|Title:||Advanced anode materials for potassium ion batteries : insertion chemistry and stability exploration|
|Advisors:||Zhang, Biao (AP)|
Lau, Shu Ping (AP)
Hong Kong Polytechnic University -- Dissertations
|Department:||Department of Applied Physics|
|Pages:||xxii, 167 pages : color illustrations|
|Abstract:||Potassium ion batteries (PIBs) have emerged as attractive alternatives to the prevailing lithium ion batteries (LIBs) for large-scale energy storage. The natural abundance of potassium sources brings about potential benefits in the cost and sustainability. Several promising cathodes relying on non-toxic Mn and Fe elements are developed, further reducing the cost and increasing environmental benignity. Turning to the anodes, the graphite shows a theoretical capacity of merely 279 mAh g-1 for K ions storage, which is much lower than that in LIBs. Therefore, this thesis aims to design high-capacity anodes for PIBs through insertion chemistry exploration and electrode/electrolyte interface optimization.|
Comparison studies between alkali-metal ion storage are firstly conducted to provide insights into the effects of ionic carriers on the structural evolution of electrodes, which are currently somewhat lacking due to the absence of appropriate host materials. MoS2/carbon nanofiber is used as a model material to investigate Li/Na/K ions storage behavior via in/ex situ transmission electron microscopy (TEM). It is found the nanofiber shows a more significant volume expansion of 140% toward K ion uptake than Li (103%) and Na (123%) ions insertion. However, the layered MoS2 structure is largely preserved after K ion insertion, while tiny particles are observed in the cases of Li and Na because of structural collapse. The reason roots in the less electrovalent of K-S bond than Li and Na ones, which is beneficial for maintaining more layered species upon K ion incorporation. The detailed phase transition mechanisms of MoS2 upon K ion insertion are investigated by in situ X-ray diffraction (XRD) and theoretical simulation, confirming the intermediate phases of K0.5MoS2 and K1.0MoS2. These intercalated compounds effectively preserve the layered structure and maintain original morphology for the stable cycling of microsized MoS2 particles without carbon coating.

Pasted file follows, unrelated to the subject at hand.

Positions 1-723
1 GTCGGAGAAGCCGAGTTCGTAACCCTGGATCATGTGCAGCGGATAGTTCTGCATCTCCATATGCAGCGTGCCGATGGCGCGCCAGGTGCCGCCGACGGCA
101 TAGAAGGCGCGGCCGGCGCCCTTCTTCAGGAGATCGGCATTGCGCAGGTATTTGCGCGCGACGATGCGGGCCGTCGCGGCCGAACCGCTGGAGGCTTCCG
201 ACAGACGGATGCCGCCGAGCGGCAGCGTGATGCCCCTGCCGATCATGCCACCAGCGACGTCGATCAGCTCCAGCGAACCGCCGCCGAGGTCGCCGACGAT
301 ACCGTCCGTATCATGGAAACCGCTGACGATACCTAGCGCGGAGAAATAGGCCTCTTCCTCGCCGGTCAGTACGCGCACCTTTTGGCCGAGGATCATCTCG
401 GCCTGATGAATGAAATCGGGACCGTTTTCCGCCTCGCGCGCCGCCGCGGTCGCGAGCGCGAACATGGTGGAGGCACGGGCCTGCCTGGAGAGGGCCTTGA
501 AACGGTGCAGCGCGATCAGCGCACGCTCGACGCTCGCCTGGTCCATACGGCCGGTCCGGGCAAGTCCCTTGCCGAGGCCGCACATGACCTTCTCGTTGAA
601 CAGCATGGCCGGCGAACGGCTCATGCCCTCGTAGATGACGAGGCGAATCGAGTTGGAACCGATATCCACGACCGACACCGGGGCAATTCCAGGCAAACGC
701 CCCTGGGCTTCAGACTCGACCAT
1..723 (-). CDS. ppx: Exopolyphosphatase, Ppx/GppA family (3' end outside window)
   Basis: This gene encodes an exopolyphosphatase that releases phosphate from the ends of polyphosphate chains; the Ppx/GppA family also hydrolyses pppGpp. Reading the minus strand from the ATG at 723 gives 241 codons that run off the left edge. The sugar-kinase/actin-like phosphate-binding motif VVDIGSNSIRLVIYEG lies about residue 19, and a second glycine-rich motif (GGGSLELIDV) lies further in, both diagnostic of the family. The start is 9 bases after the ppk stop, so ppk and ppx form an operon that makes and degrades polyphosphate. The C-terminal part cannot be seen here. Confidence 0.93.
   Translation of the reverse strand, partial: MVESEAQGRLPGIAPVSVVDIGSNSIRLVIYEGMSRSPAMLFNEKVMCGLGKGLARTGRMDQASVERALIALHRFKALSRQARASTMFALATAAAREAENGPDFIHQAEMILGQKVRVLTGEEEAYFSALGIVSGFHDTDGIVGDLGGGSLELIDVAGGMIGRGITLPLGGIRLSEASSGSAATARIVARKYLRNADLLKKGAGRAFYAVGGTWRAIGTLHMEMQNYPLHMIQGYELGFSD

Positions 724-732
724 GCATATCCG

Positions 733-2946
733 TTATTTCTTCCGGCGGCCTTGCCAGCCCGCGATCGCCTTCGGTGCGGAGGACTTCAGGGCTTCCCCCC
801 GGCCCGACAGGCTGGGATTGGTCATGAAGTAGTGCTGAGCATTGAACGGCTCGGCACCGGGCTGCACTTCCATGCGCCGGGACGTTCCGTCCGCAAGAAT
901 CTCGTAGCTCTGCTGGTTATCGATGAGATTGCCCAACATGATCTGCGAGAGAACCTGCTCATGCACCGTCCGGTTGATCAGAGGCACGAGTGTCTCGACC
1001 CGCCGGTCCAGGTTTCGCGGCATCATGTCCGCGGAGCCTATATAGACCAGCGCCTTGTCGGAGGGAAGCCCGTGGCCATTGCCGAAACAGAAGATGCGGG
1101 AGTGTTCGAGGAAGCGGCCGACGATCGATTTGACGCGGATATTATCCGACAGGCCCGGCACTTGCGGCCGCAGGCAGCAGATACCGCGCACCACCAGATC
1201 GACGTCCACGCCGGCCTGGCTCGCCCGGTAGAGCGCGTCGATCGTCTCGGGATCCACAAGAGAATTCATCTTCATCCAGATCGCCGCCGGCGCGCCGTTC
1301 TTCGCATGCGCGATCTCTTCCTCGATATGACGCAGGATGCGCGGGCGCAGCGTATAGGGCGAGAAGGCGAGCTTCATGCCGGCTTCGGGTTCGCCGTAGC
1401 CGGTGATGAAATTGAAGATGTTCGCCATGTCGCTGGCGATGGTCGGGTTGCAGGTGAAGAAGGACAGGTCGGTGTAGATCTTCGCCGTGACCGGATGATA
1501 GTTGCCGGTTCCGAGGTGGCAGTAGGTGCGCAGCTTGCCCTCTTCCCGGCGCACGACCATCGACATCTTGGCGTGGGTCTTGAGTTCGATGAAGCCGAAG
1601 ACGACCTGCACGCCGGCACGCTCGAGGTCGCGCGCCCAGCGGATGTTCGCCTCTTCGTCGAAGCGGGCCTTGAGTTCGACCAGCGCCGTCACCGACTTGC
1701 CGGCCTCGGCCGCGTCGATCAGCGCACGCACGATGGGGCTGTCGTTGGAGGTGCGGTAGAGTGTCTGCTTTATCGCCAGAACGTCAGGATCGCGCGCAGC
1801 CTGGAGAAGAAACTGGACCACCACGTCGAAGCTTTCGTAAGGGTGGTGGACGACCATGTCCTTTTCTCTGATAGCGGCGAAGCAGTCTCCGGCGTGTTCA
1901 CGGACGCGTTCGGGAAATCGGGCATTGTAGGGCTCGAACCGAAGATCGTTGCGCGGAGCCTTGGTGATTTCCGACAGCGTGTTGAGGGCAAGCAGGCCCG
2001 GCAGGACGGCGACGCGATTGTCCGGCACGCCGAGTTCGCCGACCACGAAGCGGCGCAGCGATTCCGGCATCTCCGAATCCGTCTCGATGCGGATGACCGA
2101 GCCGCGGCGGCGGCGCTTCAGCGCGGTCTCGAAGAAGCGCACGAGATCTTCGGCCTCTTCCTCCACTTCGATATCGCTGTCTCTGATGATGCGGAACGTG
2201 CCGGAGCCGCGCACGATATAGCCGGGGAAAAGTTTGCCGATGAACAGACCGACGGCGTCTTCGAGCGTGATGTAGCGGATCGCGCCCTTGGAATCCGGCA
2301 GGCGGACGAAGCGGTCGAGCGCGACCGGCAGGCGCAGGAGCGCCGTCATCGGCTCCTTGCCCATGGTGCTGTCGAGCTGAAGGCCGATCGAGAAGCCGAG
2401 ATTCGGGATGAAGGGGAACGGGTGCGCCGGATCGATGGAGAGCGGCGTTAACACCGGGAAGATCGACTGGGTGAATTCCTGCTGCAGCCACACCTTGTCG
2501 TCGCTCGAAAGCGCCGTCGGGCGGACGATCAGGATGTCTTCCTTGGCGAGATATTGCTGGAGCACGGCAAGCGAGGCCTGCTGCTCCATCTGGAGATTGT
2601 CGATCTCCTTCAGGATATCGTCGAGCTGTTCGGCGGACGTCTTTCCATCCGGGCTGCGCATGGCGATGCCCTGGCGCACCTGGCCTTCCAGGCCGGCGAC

Subsequent efforts are dedicated to stabilizing Sb anodes with a superior theoretical capacity of 660 mAh g-1. However, the severe particle pulverizations and solid electrolyte interphases (SEIs) fracture lead to poor electrochemical stabilities. With the assistance of newly developed ethylene glycol diethyl ether (EGDEE)-based electrolyte, the commercial Sb microparticles with a high reversible capacity of 573 mAh g-1 are stabilized over 180 cycles under 0.1 A g-1 in PIBs. The reason lies in the formation of the elastic SEIs on the particle surface, which effectively wraps the microsized Sb particles to accommodate repeated swelling-contracting and prevent copious electrolytes decompositions. Similar enhancement is observed in another ether-based electrolyte based on tetrahydrofuran (THF) solvent. The Sb electrode delivers a sustainable capacity of 600 mA h g-1 in 1 M KFSI/THF over 100 cycles under 0.1 A g-1. Moreover, such ether-based electrolytes can be extended to stabilize microsized Sn anode for sodium ion batteries (SIBs). Sn microparticles maintain a high capacity of 669 and 786 mAh g-1 after 100 cycles under 0.2 A g-1 for EGDEE and THF-based electrolytes, respectively. The atomic force microscopy (AFM) tests are conducted to unravel the mechanical origin of improving electrochemical performance. It reveals that robust SEIs with superb mechanical properties are constructed in ether-based electrolytes, significantly boosting the performance of the alloy anode.
Phosphorus is another high-capacity anode with a theoretical capacity of 1154 mAh g-1 towards K ion storage. Black phosphorus-graphite (BP/G) composite with a high BP loading of 80 wt.% is synthesized and stabilized via the utilization of a localized high concentration electrolyte (LHCE), i.e., KFSI in trimethyl phosphate (TMP) with a fluorinated ether as the diluent. We reveal the benefits of high concentration electrolytes rely on the formation of inorganic component rich SEI, which effectively passivates the electrode from copious parasite reactions. Furthermore, the diluent increases the electrolyte's ionic conductivity for achieving attractive rate capability and homogenizes the element distribution in the SEI. The latter essentially improves SEI's maximum elastic deformation energy for accommodating the volume change, resulting in excellent cyclic performance. This work promotes the application of advanced PIBs by adopting high-capacity BP anodes, on the one hand. On the other hand, it unravels the beneficial roles of LHCE in building robust SEI for stabilizing alloy anodes.
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